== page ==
How to Accept and Leverage an Editor’s Feedback 

Feedback is essential for writing a good book, especially if you want children to love your story for years to come. Whether you get your feedback from an editor, a friend, or a beta reader, it’s a guide that can direct your story toward its best version. However, feedback isn’t always easy to hear. In this blog, you’ll discover how to accept and leverage an editor’s feedback so you can craft the best version of your picture book.

How to Accept and Leverage an Editor’s Feedback

Give Yourself Time to Absorb the Feedback

It’s normal to feel a little discouraged, surprised, or even defensive when you first receive an editor’s feedback. But before you start deciding what to do and emailing a response, allow yourself the time to absorb the feedback. Take a step back, breathe, and remind yourself that constructive criticism is not a reflection of your worth as a writer, but an opportunity for growth. Give yourself the grace to process the feedback without rushing into action.

Address One Item at a Time

Once you’ve given yourself time to absorb the editor’s feedback, take it one by one. Rather than trying to tackle everything at once, focus on addressing one item at a time. Start with the suggestions that resonate most with you or those that have the potential to significantly enhance your story. Usually, the bigger the edit feels, the better it’ll work for a starting point. 

Take Breaks When You Feel Overwhelmed

Receiving an editor’s feedback can be overwhelming. It's essential to recognize when you need to step away and take breaks to rejuvenate your mind and creativity. Whether it's a short walk, indulging in your favourite hobby, or simply resting, giving yourself permission to recharge can prevent burnout and create clarity. Returning to the feedback with a fresh perspective can often lead to breakthroughs.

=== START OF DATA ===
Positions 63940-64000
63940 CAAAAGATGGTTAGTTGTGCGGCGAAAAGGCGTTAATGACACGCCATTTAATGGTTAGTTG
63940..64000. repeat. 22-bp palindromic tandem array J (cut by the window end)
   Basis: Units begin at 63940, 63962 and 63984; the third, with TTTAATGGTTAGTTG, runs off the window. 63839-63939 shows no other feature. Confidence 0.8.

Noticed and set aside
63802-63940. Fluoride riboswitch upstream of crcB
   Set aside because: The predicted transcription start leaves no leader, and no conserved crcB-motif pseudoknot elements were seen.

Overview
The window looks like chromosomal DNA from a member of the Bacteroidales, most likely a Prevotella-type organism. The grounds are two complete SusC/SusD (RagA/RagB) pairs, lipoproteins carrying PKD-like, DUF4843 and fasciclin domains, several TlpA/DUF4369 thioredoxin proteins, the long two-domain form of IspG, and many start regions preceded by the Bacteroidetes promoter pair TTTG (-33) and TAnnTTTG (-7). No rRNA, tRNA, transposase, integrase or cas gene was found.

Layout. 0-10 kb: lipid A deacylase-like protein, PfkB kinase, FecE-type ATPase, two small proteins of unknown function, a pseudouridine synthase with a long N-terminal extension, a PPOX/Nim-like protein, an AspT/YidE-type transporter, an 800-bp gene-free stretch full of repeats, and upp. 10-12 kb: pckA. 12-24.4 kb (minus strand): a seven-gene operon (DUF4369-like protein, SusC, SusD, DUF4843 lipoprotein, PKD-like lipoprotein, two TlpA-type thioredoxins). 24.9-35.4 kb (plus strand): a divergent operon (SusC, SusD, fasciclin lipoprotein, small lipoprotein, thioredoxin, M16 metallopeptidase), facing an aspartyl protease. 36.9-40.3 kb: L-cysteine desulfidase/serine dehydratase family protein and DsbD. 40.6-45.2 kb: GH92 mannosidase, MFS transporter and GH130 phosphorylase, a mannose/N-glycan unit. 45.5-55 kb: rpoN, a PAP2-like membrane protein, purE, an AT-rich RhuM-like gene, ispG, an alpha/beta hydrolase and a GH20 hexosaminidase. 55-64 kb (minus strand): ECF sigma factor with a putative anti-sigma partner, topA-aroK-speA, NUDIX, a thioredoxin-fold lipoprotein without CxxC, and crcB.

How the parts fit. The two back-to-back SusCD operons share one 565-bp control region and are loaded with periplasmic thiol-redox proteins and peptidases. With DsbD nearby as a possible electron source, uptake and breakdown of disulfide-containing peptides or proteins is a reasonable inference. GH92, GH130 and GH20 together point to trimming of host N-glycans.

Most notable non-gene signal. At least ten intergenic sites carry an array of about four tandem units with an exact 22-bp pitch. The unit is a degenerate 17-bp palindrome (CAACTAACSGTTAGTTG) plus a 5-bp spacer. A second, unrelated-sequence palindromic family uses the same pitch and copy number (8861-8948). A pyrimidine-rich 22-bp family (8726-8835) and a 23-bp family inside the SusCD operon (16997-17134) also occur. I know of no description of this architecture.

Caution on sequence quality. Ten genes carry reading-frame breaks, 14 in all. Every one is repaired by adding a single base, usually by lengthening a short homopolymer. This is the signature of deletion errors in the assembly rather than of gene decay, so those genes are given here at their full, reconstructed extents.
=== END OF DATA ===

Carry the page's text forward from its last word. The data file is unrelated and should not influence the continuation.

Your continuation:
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Try New Ideas If You Feel Stuck

If you find yourself stuck in a rut while addressing the editor’s feedback, don't be afraid to experiment with new ideas. Think outside the box and explore alternative approaches to the issues highlighted by your editor. Sometimes, the most creative solutions come from embracing uncertainty and allowing yourself to venture into uncharted territory.

Ask a Friend or Beta Reader for Their Opinion

Getting a friend or beta reader to check out your story and give opinions can help you identify any big problem areas, especially if they repeat anything from the editor’s feedback. Their fresh eyes and unbiased viewpoint can offer invaluable feedback and help you gauge whether your revisions are effectively addressing the initial concerns. Remember to approach their feedback with an open mind and a willingness to edit further if necessary.

Stay True to Your Vision

While it's essential to be receptive to feedback and willing to make improvements, it's equally important to stay true to your vision as a writer. Remember that feedback is subjective, and not all suggestions will align with your goals. Trust your instincts and discern which feedback resonates with your story the best. Ultimately, your unique voice and perspective are what make your writing authentic and compelling. 


Receiving an editor’s feedback can produce lots of emotions, making it difficult to move forward with your story. To best accept and leverage these suggestions, you can:

  • Give yourself time to absorb the feedback and find clarity

  • Address one item at a time to keep the process manageable

  • Take breaks when you feel overwhelmed

  • Try new ideas if you feel stuck

  • Ask a friend or beta reader for their opinion and compare it with the editor’s comments

  • Stay true to your vision and remember that you have the final say

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